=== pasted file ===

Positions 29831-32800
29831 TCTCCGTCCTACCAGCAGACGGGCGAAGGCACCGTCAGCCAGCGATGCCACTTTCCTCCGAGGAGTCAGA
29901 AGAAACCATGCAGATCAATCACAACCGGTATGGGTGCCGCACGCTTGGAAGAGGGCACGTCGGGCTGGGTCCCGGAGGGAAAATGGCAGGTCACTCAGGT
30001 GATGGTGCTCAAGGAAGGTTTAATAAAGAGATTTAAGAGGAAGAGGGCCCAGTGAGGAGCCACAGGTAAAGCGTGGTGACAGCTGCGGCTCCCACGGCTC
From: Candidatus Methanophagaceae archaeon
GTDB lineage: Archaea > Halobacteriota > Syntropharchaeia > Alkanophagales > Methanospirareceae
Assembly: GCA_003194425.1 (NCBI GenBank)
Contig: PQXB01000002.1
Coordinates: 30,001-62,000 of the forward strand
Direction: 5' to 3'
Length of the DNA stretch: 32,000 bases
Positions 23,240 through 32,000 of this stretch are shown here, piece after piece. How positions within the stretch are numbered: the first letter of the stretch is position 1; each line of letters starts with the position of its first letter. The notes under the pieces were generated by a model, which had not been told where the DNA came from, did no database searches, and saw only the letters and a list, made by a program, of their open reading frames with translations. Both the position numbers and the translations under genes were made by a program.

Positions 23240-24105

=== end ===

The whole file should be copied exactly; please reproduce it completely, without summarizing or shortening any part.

Positions 29831-32800
29831 TCTCCGTCCTACCAGCAGACGGGCGAAGGCACCGTCAGCCAGCGATGCCACTTTCCTCCGAGGAGTCAGA
29901 AGAAACCATGCAGATCAATCACAACCGGTATGGGTGCCGCACGCTTGGAAGAGGGCACGTCGGGCTGGGTCCCGGAGGGAAAATGGCAGGTCACTCAGGT
30001 GATGGTGCTCAAGGAAGGTTTAATAAAGAGATTTAAGAGGAAGAGGGCCCAGTGAGGAGCCACAGGTAAAGCGTGGTGACAGCTGCGGCTCCCACGGCTC
From: Candidatus Methanophagaceae archaeon
GTDB lineage: Archaea > Halobacteriota > Syntropharchaeia > Alkanophagales > Methanospirareceae
Assembly: GCA_003194425.1 (NCBI GenBank)
Contig: PQXB01000002.1
Coordinates: 30,001-62,000 of the forward strand
Direction: 5' to 3'
Length of the DNA stretch: 32,000 bases
Positions 23,240 through 32,000 of this stretch are shown here, piece after piece. How positions within the stretch are numbered: the first letter of the stretch is position 1; each line of letters starts with the position of its first letter. The notes under the pieces were generated by a model, which had not been told where the DNA came from, did no database searches, and saw only the letters and a list, made by a program, of their open reading frames with translations. Both the position numbers and the translations under genes were made by a program.

Positions 23240-24105